26 Jan Proposed 2024 tax increase now at 8.5 per cent for Stratford
By Amanda Modaragamage
After continued budget deliberations on Jan 15, councillors have managed to bring Stratford’s proposed 2024 tax-rate increase down to 8.5 per cent.
Stratford mayor Martin Ritsma said he and his fellow council members are not in a rush to sign off on the 2024 budget just yet, noting he wants to take the time to get it right.
“Let’s continue to work with an open mind and an open heart,” he said. “I have referred to this work as a process. I am proud of that process. We are not in a hurry to get the process done. Let’s continue this process and take the time required to do it right.”
The Stratford mayor also notes that he recognizes the concerns raised by residents and small businesses in Stratford but also notes that housing density plays a factor.
“We know that increased tax growth moving forward will come from both residential and industrial growth. The increased tax through residential growth can certainly be enhanced through increased housing density.”
All councillors seemed to feel the burden of their 2024 budget decisions. Mayor Ritsma said he’s proud of their work thus far, highlighting the importance of council hearing resident concerns.
“I am proud of the budget process thus far. It has involved staff, council and input from residents, many emails, telephone calls and meetings with residents, staff and councillors.
“We need to respect our residents and the budget needs to reflect long and short-term affordability. We know that the residents and businesses continue to feel the impact of the pandemic, high inflation and increased interest rates. Knowing this, this budget deliberation may require us to defer certain capital items, knowing that it will come with risks, which will be discussed here today,” Ritsma said.
Councillor Mark Hunter also addressed the city and staff as chair of the finance and labour relations committee – the committee of council that oversees budget deliberations and will recommend final approval of the draft 2024 budget to council once the majority of members are satisfied with it. Hunter said he too feels the burden of a high tax increase but recognizes that services cost money and the province also mandates some.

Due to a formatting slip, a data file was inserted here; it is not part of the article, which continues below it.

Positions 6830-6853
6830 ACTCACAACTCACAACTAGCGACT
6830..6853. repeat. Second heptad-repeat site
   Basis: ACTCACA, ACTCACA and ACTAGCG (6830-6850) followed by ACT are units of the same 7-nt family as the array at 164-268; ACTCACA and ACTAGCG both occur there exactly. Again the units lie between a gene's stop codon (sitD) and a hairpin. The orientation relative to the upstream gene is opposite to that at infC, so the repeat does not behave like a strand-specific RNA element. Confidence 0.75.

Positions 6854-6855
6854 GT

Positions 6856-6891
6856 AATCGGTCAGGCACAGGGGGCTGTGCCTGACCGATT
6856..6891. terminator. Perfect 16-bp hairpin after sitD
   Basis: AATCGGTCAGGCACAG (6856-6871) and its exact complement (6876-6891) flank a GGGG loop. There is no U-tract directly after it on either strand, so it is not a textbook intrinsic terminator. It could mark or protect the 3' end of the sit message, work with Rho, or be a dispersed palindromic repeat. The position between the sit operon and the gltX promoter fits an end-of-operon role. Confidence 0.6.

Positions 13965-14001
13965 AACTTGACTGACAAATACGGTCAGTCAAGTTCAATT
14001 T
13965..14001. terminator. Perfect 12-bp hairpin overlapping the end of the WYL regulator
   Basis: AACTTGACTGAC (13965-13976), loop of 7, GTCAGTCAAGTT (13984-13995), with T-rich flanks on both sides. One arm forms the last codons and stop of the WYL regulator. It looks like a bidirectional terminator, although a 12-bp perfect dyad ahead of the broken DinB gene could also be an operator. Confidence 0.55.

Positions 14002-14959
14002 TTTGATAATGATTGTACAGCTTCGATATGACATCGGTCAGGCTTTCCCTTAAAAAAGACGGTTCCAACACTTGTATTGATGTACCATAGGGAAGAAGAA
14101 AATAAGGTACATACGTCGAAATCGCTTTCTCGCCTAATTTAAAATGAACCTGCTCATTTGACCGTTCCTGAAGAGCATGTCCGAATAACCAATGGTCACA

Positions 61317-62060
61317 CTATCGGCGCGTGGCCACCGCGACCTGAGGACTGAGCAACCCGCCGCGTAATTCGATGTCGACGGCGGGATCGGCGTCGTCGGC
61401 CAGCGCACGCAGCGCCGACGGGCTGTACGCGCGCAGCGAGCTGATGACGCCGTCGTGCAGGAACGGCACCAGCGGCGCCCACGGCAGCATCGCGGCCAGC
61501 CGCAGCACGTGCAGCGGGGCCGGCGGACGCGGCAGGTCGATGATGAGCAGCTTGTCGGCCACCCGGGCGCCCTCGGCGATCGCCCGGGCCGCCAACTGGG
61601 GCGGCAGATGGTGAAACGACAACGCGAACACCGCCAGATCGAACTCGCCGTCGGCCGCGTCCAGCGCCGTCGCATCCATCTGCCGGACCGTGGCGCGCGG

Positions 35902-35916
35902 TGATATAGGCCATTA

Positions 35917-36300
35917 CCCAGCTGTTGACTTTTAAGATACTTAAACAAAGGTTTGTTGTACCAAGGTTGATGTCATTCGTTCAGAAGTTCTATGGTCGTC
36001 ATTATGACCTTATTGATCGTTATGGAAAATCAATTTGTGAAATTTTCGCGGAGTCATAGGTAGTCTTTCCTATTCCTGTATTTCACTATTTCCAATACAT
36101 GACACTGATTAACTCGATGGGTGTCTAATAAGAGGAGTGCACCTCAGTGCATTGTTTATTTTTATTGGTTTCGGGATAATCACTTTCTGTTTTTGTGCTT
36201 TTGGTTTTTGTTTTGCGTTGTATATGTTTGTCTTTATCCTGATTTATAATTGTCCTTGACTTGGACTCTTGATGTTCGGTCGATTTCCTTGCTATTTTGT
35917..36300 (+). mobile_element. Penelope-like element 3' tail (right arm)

“This document contains the list of services the city provides our residents. Some of those services are things that our residents have asked for, and some of them are things that the province of Ontario mandates we provide,” he said, “We only have one source of money to run the city, and that source of money is you, our residents.”
As he discussed the current proposed tax rate, Hunter said he understands the pressures this budget will put on the public as he too is a resident of Stratford.
“A 8.5 per-cent increase is still a big number. Several of us [councillors] are also business owners in the community and none of us are excited about paying more, either. Unfortunately, there’s only one way to reduce costs. Reduce, eliminate, or postpone services; there’s no other option.”
Though council shut down conversations around the controversial Xinyi glass plant in 2022, Hunter noted large businesses like that one could have substantially reduced the cost on taxpayers.
“Another thing we can do is change our tax base by bringing more business taxpayers into the community. Businesses pay a slightly higher rate than residents and use fewer services,” he said. “For example, had that glass plant being built here, the budget would not require a 8.5 per-cent increase. It would require a 4.3 per-cent increase.”
“I’m not trying to suggest that was the right project for Stratford, but it does illustrate the impact businesses can have in our community.”
The budget meeting concluded with residents and small business owners voicing their concerns about the proposed 8.5 per-cent tax hike. Stratford council has yet to book a follow-up meeting sometime next month to continue budget deliberations.